– Adrian Peterson was running a wheel route 30 yards downfield with two defenders blanketing him when Drew Brees launched the ball.

What the … ?

“Yeah, that’s not the first thing we think of when looking at Adrian’s skill set,” Saints coach Sean Payton joked after a practice with the Texans a week ago.

And yet Peterson went up, grabbed the ball and toppled into the end zone. Then he raced to the sideline and chest-bumped a teammate as a fan screamed, “I see you All-Day!”

“You can’t be one-dimensional when you’re in the game,” Payton said. “Adrian has shown some flexibility.”

Practice ends and Peterson smiles at a familiar visitor from a much cooler climate.

“And they say I can’t catch,” he says.

In Adrian Peterson’s mind, there’s always a disbeliever, a they that drives the former Vikings All-Pro running back and NFL MVP to keep bouncing back during a 32-year life that’s been littered with adversity as well as greatness.

But how many times can he keep doing it?

One of Peterson’s favorite pieces of scripture is Proverbs 24:16. Taught to him by his pastor, Calvin Simmons, it says, “For a just man falls seven times and rises up again … ”

So Peterson believes he will rise again, albeit in an unfamiliar complementary role, starting Sept. 11 at U.S. Bank Stadium against a Vikings team that was centered on him for 10 seasons.

“In my mind, we’re starting and ending the season in Minnesota,” said Peterson, referring to Super Bowl LII. “Of course I want to stick it to them. I want to stick it to everyone we play. But going back to Minnesota, playing the Vikings? Yeah, I want to stick it to them.”

But don’t confuse competitiveness with bitterness. Although Peterson paid homage to Vikings fans, he seemed almost giddy sitting there talking about his change of scenery. He also says he passed on the Patriots, Seahawks and three other unnamed teams so he could return to where he’s most comfortable: the deep South.

“There’s more love here, I guess, because it’s Louisiana and there’s a lot of Southern people,” said the native Texan. “New Orleans and the Saints have more of a family-type feel. It feels right.”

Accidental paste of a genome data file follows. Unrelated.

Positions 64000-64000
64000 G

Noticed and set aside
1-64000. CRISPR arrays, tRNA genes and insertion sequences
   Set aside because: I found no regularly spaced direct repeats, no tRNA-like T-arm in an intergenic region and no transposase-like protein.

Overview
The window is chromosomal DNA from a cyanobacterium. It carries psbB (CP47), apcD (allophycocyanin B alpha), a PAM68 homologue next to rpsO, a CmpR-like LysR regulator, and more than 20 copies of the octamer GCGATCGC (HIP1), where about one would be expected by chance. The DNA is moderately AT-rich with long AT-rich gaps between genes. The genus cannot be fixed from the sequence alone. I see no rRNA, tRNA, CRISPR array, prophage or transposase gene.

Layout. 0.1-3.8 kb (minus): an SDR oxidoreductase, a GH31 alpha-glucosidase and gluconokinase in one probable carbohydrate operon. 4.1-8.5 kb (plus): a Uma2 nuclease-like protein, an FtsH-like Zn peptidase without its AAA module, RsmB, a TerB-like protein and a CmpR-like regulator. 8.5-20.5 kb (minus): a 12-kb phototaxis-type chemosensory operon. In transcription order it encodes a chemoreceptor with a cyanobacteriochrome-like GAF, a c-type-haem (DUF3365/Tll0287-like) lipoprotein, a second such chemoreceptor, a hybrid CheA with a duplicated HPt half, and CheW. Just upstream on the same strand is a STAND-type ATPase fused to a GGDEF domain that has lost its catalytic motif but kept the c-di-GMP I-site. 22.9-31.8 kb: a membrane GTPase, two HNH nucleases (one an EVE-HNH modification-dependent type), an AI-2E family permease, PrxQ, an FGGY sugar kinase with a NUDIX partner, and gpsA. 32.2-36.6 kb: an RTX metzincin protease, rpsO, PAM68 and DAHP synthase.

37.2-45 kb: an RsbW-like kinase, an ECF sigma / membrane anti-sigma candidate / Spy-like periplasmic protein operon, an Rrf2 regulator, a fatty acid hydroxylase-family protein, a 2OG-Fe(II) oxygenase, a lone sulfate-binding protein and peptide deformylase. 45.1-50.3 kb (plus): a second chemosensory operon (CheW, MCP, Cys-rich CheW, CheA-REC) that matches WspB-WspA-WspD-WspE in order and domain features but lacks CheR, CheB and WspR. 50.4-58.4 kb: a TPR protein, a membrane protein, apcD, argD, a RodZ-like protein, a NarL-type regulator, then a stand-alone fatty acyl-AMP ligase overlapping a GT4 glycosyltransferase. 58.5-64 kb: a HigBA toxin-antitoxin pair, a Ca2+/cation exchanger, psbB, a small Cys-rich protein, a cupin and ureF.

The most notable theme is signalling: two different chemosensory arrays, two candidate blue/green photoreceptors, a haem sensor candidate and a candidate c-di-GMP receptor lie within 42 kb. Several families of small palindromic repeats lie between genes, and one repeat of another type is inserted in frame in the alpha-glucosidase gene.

When the Vikings declined to pick up Peterson’s $18 million salary for this season, Peterson said the team asked if he’d entertain a lower offer to return. He claims he would have thought about it but didn’t hear from the team again until it signed Latavius Murray.

Peterson said it was “obvious” both sides needed to move on. He also said he’s not upset when he hears the Vikings celebrate the benefits of now having three younger running backs who aren’t one-dimensional.

“Whatever floats their boat,” Peterson said. “Teams run different styles of offense. The Saints are a dominant pass team. But they’re trying to be more balanced, so Sean pursued me. I know what I can do. Whatever Minnesota feels like will advance them, they should go for it. I am.”

Looking forward

Peterson is coming off a season in which he missed 13 games because of right knee surgery to repair a meniscus that was 90 percent torn. Now, he’s on a passing team that belongs to Brees and includes a Pro Bowl running back who averaged 5.1 yards per carry (Mark Ingram) and a rookie running back whose big-play potential has everyone in the bayou buzzing (Alvin Kamara).